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The Scotsman
Thu 14 Apr 2005

Ranger and Celtic fans hurl sectarian abuse at each other in the type of display dubbed 'Scotlandís shame'.
Picture: Ben Curtis/ PA

 

 

  

 

Football bigots 'wrecking Scots image'

JOHN INNES

Key points
ē Bigotry attacked after international media condemn boos at Pope's tribute
ē Six football fans arrested for sectarian breach of peace following incident
ē First Minister insists bigoted behaviour does not reflect Scotland as a whole

Key quote
"Booing the deceased Pope is disgustingly mean-spirited and ugly. The weekendís outbursts didnít reveal a rift between Catholics and Protestants as much as they revealed the difference between decency and disrespect" - Times-Picayune, New Orleans newspaper

Story in full TOURISM leaders have admitted that Scotlandís international reputation is being tarnished by sectarian behaviour at football matches.

VisitScotland, Scotlandís tourism agency, spoke out after supporters of Heart of Midlothian disrupted a minuteís silence for Pope John Paul II at their teamís match against Celtic on Sunday.

The story was picked up internationally, with newspapers including the South African Star, the Toronto-based National Post and the Australian reporting that Scots football fans had disgraced themselves by failing to respect the Popeís death. The influential New York Post ran an article headlined "Soccer Fans Boo Pontiff", while USA Today stated: "Scottish Soccer Fans Jeer During Tribute to Pope". Italyís Tuttosport reported "Booing from Hearts fans for Pope", while even the China Daily carried a story saying "Scottish Fans Jeer Pope".

The Times-Picayune in New Orleans headlined its story "Unholy Hooliganism" and ran an opinion piece which said: "Booing the deceased Pope is disgustingly mean-spirited and ugly. The weekendís outbursts didnít reveal a rift between Catholics and Protestants as much as they revealed the difference between decency and disrespect."

VisitScotland has admitted that such headlines are damaging to the country, which over the past two decades has largely benefited from the good behaviour of its football supporters.

A spokesman for the tourism agency said that the negative coverage, particularly in the United States, had come at a bad time, given the success of Tartan Week in New York.

He said: "VisitScotland obviously denounces the actions of a small minority of bigots and it is fair to say this kind of behaviour is extremely embarrassing and does not reflect well on the nation as a whole.

"The international newspaper coverage in the wake of the incident was clearly widespread and presented a blemish on the otherwise outstanding reputation Scotland has as one of the most hospitable and welcoming nations in the world.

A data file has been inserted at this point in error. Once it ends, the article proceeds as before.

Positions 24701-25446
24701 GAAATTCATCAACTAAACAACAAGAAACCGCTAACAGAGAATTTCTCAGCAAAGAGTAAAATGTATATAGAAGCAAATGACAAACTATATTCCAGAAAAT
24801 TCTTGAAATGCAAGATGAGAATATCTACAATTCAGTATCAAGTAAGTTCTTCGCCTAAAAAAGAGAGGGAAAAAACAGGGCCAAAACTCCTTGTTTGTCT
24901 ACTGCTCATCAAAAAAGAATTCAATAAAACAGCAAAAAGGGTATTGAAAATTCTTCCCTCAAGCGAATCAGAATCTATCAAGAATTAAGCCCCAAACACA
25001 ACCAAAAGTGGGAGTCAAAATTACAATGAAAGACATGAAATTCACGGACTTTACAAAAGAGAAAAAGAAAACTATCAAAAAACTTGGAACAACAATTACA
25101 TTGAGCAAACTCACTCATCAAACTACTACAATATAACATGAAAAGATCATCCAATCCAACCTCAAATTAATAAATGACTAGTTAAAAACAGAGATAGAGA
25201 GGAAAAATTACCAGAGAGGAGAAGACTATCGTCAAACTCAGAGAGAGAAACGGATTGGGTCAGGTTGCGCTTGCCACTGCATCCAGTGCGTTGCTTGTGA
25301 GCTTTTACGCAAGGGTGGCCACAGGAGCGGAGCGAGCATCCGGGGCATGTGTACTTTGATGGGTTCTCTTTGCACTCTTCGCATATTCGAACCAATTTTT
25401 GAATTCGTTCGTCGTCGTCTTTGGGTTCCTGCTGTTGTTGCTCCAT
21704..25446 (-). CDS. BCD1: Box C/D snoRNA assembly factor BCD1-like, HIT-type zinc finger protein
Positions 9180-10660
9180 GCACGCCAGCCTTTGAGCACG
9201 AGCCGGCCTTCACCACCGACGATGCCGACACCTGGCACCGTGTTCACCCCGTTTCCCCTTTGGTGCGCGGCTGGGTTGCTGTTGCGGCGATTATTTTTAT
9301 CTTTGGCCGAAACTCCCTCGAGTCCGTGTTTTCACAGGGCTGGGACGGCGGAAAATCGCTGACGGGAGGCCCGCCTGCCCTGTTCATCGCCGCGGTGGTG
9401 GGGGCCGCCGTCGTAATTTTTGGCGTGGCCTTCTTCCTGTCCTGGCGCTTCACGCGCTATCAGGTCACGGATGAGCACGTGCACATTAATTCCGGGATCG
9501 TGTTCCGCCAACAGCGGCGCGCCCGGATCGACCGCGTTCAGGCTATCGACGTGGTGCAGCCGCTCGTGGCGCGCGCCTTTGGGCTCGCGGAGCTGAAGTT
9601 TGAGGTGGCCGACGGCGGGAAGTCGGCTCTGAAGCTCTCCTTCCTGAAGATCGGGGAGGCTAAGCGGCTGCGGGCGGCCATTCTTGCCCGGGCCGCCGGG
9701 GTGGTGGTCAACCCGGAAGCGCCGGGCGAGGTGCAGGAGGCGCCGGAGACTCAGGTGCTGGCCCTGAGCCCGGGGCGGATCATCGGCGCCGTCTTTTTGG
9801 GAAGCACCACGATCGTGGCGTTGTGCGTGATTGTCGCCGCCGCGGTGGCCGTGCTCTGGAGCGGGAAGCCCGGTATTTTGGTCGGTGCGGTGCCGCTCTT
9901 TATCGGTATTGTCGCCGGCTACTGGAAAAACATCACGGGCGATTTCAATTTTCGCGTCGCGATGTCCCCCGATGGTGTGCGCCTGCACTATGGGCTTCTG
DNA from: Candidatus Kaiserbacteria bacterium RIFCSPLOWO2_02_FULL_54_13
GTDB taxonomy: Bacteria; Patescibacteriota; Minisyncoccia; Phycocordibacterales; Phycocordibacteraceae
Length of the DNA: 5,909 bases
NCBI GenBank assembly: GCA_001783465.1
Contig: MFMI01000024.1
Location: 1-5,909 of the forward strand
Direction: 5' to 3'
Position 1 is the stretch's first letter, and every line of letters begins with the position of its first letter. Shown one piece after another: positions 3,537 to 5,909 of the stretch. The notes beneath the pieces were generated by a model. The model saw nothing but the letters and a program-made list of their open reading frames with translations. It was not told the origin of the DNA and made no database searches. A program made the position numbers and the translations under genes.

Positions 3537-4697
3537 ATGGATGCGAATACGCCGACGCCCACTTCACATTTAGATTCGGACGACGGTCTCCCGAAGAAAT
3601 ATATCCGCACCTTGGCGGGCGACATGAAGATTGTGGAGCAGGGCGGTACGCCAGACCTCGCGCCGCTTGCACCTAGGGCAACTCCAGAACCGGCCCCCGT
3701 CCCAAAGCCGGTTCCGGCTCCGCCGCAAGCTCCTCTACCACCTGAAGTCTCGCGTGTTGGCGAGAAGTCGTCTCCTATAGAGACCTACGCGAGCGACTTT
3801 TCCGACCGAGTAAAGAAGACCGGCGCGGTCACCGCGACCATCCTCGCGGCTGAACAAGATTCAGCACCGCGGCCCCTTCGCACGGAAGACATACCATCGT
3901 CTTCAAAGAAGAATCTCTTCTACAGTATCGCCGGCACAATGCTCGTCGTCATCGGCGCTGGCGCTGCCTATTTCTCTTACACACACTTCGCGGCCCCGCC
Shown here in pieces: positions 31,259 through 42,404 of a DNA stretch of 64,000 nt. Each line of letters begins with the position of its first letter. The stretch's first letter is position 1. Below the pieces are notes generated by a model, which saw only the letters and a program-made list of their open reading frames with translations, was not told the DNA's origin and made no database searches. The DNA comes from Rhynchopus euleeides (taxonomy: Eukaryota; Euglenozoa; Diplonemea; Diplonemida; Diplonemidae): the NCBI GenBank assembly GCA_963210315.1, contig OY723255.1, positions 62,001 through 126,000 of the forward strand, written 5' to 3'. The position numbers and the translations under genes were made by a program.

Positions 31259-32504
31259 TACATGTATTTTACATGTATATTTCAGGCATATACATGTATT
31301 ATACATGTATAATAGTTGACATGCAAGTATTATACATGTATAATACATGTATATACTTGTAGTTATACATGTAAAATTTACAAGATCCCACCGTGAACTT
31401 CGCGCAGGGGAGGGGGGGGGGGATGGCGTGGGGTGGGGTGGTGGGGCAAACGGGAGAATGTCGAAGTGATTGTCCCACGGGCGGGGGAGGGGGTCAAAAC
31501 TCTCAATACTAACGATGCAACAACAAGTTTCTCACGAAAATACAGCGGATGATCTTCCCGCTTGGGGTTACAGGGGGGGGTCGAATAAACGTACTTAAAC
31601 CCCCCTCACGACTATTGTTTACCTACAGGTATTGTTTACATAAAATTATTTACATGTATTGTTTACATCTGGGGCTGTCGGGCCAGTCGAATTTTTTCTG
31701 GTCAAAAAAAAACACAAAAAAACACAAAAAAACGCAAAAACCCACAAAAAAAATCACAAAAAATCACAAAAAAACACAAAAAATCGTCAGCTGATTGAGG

"The fact that the story received considerable exposure in the US after the success of Tartan Week is particularly disappointing. We donít expect it will do any significant damage to tourism figures - but it doesnít exactly help."

Jack McConnell, the First Minister, has also spoken out. "Whatever happened, and I didnít see the incident or hear it, is not reflective of Scotland as a whole," he said.

The Scottish Premier League and Scottish Football League decided to leave the decision over whether to hold a minuteís silence before league matches to the clubs involved. The SFA, however, ordered the tribute to be held before both of the cup semi-finals.

The minuteís silence at the Heartsí game was cut short by the referee because of the disruption from fans.

Strathclyde Police later said that six supporters were arrested for sectarian breach of the peace, although none of this was related directly to the disruption of the minuteís silence.

After the match, Heartsí chief executive Phil Anderton apologised to Celticís supporters and condemned those who failed to honour the silence.

He said: "Scottish football chose to join with people around the world to observe and respect the minute of silence in tribute to the Pope, and it is disturbing that some Heart of Midlothian fans failed to see the significance of the occasion. There is no room for that sort of behaviour."

Speaking for the first time about the incident yesterday, a spokesman for the Catholic Church in Scotland told The Scotsman that the incident was shameful and depressing.

He said: "The behaviour of certain football fans last weekend brought shame on themselves, their club and their country.

"At a time when sworn enemies from across the globe stood side by side in respect for the late pontiff, when people of all faiths and none were at one in praising Pope John Paulís immense contribution, it was depressing but predictable to watch what the First Minister has rightly called ĎScotlandís shameí on display once more.

"Lest anyone be in any doubt that bigotry is alive and well in Scotland today, let them view the shameful images of last weekendís football crowds."

 

 

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